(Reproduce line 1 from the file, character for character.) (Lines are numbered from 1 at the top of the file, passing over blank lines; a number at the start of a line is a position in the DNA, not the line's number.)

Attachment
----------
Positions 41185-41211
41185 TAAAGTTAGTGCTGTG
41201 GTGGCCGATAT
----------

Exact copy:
Positions 41185-41211